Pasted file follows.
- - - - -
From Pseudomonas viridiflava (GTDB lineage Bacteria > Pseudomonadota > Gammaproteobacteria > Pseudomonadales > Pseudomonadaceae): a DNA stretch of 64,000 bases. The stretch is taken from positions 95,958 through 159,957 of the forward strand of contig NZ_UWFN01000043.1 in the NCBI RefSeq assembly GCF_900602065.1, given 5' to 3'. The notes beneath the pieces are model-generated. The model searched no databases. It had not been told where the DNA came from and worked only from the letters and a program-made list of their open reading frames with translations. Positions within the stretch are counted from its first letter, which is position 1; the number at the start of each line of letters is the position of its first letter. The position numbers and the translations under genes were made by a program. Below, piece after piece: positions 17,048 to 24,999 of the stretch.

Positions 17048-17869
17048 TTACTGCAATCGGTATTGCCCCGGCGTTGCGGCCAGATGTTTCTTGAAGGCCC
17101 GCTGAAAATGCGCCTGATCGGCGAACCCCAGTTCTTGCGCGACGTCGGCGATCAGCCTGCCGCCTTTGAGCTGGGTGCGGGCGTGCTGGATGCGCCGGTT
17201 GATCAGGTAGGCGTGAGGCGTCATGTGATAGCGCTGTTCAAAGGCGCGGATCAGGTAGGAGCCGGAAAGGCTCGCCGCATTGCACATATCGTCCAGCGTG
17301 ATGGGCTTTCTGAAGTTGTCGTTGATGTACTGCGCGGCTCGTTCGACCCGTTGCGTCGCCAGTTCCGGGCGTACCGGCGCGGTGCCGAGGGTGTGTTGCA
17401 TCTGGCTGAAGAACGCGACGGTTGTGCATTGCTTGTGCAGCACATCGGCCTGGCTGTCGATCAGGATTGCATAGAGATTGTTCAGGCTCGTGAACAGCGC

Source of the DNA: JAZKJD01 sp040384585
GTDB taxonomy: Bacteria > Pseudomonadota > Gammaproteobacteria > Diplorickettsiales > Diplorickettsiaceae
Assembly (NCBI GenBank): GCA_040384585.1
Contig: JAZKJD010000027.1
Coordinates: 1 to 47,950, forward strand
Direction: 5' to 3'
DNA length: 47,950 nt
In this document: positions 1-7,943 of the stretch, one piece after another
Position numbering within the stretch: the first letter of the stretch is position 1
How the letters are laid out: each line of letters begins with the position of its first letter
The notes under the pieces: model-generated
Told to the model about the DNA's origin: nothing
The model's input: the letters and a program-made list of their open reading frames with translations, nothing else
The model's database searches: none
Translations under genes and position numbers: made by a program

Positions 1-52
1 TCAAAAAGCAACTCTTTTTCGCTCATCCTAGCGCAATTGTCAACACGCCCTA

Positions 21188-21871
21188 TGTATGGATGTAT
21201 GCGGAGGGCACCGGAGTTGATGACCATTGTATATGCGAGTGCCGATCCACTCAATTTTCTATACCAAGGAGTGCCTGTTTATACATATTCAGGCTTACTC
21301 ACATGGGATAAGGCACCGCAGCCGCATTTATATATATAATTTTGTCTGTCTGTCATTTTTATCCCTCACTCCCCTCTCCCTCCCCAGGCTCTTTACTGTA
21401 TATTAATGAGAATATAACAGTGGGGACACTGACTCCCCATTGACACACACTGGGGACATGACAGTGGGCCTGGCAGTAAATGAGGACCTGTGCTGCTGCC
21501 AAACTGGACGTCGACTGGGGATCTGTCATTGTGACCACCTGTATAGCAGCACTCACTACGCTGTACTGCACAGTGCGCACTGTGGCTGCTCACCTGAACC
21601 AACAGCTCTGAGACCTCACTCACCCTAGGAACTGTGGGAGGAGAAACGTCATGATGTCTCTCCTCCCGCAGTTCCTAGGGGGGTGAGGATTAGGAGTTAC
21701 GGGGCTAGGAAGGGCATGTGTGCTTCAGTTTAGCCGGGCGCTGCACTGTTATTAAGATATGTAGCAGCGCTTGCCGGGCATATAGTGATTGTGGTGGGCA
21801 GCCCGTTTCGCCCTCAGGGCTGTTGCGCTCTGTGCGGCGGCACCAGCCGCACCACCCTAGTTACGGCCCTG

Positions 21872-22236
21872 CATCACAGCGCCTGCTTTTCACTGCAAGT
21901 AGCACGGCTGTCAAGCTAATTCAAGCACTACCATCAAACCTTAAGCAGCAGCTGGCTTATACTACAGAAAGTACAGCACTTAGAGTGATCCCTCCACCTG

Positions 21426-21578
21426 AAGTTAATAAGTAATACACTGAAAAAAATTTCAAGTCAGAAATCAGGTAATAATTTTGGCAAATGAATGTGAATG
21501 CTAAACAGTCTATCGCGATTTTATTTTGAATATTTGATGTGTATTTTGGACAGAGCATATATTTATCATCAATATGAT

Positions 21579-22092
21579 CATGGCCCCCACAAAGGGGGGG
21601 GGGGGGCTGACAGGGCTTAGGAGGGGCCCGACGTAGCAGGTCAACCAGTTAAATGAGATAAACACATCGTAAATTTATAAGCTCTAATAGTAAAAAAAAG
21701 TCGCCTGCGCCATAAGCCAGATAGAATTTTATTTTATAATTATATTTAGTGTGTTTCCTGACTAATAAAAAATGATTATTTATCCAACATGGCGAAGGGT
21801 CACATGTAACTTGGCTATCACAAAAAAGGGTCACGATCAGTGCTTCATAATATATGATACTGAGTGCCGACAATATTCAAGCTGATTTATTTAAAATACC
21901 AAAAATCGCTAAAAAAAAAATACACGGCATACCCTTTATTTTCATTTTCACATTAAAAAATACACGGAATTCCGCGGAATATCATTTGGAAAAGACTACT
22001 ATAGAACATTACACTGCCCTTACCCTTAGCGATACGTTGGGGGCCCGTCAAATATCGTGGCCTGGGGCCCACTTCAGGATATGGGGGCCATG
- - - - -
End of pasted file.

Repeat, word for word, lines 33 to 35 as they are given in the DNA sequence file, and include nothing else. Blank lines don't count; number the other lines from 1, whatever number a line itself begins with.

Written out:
21801 GCCCGTTTCGCCCTCAGGGCTGTTGCGCTCTGTGCGGCGGCACCAGCCGCACCACCCTAGTTACGGCCCTG

Positions 21872-22236
21872 CATCACAGCGCCTGCTTTTCACTGCAAGT